While you might pay any amount of money for relief in the middle of a migraine headache, patients and insurance companies alike have their ceilings. That’s why it’s a problem when drug companies take old components and combine them into a “new” drug that isn’t so new at all… if you had just bought those pills separately.
The $83 migraine pill is a good example: marketed as Treximet, it combines two generic drugs, sumatriptan and naproxen. The Wall Street Journal interviewed a migraine sufferer about her drug-shopping experience, since she had been prescribed Treximet, and her health insurance company would no longer pay for it. Her choice: pay 750 for a prescription of nine pills or…there were two other choices that she didn’t know about.
The manufacturer, Pernix Therapeutics Holdings Inc., has a patient assistance program where users can get the drug at a lower price; participants in these programs typically can’t be receiving their insurance from a government source (for example, military families or patients on Medicare.) THe other option, and what she went with: have her doctor prescribe the two older drugs in the pill separately, with no copay for either.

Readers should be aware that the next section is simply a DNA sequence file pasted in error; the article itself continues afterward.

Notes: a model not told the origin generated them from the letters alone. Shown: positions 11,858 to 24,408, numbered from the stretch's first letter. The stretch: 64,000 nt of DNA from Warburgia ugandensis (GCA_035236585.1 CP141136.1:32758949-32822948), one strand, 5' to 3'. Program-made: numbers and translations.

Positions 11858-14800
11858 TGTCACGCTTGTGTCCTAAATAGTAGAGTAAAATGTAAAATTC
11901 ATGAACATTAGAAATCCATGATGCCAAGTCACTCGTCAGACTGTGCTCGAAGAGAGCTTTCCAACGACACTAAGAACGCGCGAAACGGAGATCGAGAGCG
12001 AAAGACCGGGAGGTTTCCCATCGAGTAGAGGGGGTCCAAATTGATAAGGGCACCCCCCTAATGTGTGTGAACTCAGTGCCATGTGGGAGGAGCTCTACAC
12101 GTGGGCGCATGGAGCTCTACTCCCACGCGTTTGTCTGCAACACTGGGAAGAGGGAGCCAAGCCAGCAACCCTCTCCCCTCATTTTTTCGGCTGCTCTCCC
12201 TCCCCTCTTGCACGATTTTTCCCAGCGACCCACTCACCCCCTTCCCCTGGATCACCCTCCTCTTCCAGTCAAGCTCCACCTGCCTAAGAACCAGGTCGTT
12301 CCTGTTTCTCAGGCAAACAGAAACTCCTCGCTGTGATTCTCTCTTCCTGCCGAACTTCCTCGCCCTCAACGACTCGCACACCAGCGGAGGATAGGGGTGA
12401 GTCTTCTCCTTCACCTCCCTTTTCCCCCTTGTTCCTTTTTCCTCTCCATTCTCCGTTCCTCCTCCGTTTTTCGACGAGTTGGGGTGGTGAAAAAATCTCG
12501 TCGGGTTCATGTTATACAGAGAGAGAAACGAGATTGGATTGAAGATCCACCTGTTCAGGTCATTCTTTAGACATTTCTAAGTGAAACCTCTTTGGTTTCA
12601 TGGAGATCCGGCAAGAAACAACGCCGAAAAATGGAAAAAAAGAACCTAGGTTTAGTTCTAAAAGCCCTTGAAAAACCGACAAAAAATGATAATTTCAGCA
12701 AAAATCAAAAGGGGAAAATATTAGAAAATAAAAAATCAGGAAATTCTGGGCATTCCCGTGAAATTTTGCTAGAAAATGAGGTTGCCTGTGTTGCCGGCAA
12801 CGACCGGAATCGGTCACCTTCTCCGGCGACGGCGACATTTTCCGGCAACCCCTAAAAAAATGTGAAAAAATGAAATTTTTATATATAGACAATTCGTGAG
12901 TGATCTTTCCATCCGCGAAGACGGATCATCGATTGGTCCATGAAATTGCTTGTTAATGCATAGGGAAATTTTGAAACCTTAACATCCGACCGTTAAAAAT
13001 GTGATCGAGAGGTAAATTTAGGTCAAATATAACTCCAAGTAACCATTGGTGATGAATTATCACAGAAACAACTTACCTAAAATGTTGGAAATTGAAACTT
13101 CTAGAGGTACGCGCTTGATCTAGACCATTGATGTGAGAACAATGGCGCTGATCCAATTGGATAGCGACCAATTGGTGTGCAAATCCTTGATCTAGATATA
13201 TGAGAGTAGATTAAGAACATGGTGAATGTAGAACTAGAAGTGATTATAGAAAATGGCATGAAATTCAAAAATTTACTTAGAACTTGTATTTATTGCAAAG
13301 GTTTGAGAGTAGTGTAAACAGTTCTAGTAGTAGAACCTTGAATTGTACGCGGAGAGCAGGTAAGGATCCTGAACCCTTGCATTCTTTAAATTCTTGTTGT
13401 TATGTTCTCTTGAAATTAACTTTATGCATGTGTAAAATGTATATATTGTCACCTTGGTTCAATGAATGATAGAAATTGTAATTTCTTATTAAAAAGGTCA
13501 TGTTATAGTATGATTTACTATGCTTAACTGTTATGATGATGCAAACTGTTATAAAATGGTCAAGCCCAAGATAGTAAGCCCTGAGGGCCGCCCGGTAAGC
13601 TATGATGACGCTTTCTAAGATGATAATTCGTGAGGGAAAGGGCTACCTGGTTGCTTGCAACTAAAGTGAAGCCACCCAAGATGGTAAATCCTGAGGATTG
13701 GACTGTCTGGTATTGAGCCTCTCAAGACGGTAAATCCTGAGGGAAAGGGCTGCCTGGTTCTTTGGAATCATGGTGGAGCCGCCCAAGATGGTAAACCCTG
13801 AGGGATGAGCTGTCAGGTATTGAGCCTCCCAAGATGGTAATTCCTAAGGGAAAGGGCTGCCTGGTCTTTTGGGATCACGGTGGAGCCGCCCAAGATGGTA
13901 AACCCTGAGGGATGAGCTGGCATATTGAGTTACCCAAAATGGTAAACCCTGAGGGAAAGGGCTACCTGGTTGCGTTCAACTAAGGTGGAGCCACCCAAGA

The drugmaker argues that combining the two drugs in one pill is more convenient. That’s true, but how much is that convenience worth? Treximet isn’t the only drug that combines existing products. Other examples that the Wall Street Journal cites are Acanya, Duexis, and Qsymia.
Drugmakers Turn Cheap Generics Into Expensive Pills [Wall Street Journal]
by Laura Northrup via Consumerist